That's "Dr. Temp" to You!
Please make a note: this is my 70th post. What began as a way to make sure I was writing every day has grown to be... a way to make sure I'm writing... almost every day.
Today is also the 40th birthday of my first love, now an ex-Mormon who's still totally attacking life and living in New York City. I am commemorating by watching endless reels of VH1 Classic Alternative. I tried to talk Sandra Bullock into making out on the couch by the light of videos by the Red Rockers, the Polecats, and OMD, but she went to sleep early tonight.
Finally, today was also my first day at a part-time summer job. Yes, I am 41 years old. And a realtor. But real estate slows down during summers, and besides, my real estate career seems to be a bit dormant at present, so Sandra Bullock and I decided that 10 weeks of data entry at -- where else, the very biotech company that employs her -- would be a good idea.
So today I showed up in my realtor clothes, having spent the morning driving around, looking at houses with a very slim super marathoner who started his career around the same time as me. Normally, I tour with a saucy Frenchwoman, but she hasn't spoken to me since the New Israel Fund dinner. Was it something I said?
There I sat, in an empty office, in my realtor clothes, reading thick packets of SOP (Standard Operating Procedure) guidelines. How strange it was to be here in this role, already known to most everyone as S. Bullock's fun and low maintenance husband, always good for a laugh at the Holiday Party, able to carry on conversations even as my wife cuts a rug out on the dance floor with any number of enthusiastic gay dance partners.
Many people came by my office to say "hello," and inquire gravely about the state of the residential home market. "It's not a burst bubble," I'd say, mustering up as much authority as a 10-week temp can manage, "But the market has definitely softened. I like it that way, because I normally work with buyers."
Some of whom occasionally turn out to be as crazy as everyone else told me they'd be. And some of whom lose interest and stop returning my calls and emails, leaving me in an office, reading SOP manuals.
Late in the day, S. Bullock came by and cheerfully offered up a very small Milky Way Midnight, which was thoughtful and yet reminded me once again that, while the makers of soft drinks and salty snacks have been deviously increasing the size we think of as a "normal" portion, the makers of candy bars have been just as deviously trying to convince us that a much smaller size is in fact "fun." And as if that weren't enough insult, now they have shrunk the "fun size" even more, so that a bag of Milky Way Midnights seems now to contain individually wrapped molecules.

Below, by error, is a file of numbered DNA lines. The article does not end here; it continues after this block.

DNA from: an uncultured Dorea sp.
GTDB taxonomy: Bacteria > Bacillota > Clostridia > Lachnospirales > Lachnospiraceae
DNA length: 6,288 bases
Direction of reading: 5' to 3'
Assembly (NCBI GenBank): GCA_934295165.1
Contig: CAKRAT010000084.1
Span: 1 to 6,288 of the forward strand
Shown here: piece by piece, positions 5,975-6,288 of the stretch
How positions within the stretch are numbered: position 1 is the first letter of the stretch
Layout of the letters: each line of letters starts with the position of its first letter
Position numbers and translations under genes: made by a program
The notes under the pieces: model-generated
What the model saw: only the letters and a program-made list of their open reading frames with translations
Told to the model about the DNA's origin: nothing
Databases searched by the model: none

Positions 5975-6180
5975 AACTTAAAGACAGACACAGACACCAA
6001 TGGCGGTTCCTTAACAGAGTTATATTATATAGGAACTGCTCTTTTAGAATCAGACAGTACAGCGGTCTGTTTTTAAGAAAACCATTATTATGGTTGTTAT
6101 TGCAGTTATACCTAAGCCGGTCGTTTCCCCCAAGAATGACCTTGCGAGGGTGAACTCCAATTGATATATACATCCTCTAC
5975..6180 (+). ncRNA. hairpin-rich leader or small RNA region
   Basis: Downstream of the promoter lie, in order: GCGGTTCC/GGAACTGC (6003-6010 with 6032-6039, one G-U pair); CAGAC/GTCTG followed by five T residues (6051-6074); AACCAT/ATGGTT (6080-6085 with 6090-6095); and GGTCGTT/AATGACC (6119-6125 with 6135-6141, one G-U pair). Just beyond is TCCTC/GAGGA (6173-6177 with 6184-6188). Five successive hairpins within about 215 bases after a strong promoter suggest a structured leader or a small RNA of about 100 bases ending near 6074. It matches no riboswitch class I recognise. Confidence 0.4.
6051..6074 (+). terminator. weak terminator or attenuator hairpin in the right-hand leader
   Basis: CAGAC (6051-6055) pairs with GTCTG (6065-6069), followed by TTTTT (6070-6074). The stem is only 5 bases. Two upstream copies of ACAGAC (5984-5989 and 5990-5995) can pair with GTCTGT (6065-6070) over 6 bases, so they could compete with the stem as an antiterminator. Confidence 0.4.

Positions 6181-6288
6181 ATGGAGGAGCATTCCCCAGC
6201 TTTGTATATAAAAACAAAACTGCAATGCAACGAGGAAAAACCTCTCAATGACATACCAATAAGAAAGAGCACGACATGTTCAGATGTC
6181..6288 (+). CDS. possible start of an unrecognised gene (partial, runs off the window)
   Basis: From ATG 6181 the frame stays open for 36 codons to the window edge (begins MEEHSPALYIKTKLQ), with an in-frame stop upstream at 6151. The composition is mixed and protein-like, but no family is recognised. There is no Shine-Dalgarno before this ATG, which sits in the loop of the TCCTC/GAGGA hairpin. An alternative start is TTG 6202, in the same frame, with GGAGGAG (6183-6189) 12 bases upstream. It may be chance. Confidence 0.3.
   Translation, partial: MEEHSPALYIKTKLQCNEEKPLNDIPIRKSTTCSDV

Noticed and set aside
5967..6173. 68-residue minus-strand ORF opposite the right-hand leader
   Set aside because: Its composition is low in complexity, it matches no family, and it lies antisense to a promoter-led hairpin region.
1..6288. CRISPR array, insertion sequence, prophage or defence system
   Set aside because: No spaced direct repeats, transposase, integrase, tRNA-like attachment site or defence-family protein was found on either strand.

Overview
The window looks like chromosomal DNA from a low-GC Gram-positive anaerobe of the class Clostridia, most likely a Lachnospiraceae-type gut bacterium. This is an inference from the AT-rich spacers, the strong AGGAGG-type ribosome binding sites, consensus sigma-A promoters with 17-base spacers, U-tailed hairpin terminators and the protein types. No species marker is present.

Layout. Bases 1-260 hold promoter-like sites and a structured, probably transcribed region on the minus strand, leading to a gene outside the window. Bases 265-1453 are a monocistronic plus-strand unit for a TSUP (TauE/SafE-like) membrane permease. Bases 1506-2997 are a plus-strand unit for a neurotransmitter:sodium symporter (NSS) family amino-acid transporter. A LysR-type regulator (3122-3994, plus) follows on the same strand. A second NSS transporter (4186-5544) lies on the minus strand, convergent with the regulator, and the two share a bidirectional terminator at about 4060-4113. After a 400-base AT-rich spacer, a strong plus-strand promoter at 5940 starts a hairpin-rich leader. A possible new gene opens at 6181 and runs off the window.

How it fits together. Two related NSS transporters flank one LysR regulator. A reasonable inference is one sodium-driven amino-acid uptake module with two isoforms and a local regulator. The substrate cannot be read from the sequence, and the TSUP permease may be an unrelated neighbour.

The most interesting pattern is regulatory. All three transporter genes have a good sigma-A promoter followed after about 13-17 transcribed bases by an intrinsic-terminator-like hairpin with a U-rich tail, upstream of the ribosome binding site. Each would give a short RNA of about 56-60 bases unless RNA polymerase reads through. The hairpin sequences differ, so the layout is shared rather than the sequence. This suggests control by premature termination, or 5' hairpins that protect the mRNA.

S. Bullock and I had been emailing back and forth about the Jawa's summer camp agenda, which we would have been doing regardless of my location, though it did seem a bit odd to be emailing as if we were in normal configuration when in fact she was sitting in an office less than 50 feet away.
Walking to the bathroom was a challenge as well. To get there, I had to pass not only S. Bullock's office, but also the cubes of at least a half-dozen people I had been drinking with a week ago at a Giants game. They all seemed to take it well, generally making great light of the idea that I was now a peer, or at least a sub-peer in the manner that all temps must admit to. For once, I aspire to no more.
I'm done with wondering what people must be thinking about the elderly temp in their midst. Money is money, and we could use some of it right now, no matter the source. Last month, I put in about a hundred hours in service of a client who eventually backed out of a deal and then accused me of trying to push her into something against her best interests. Once you've had that email in your inbox, sitting in a room and reading SOP manuals is child's play.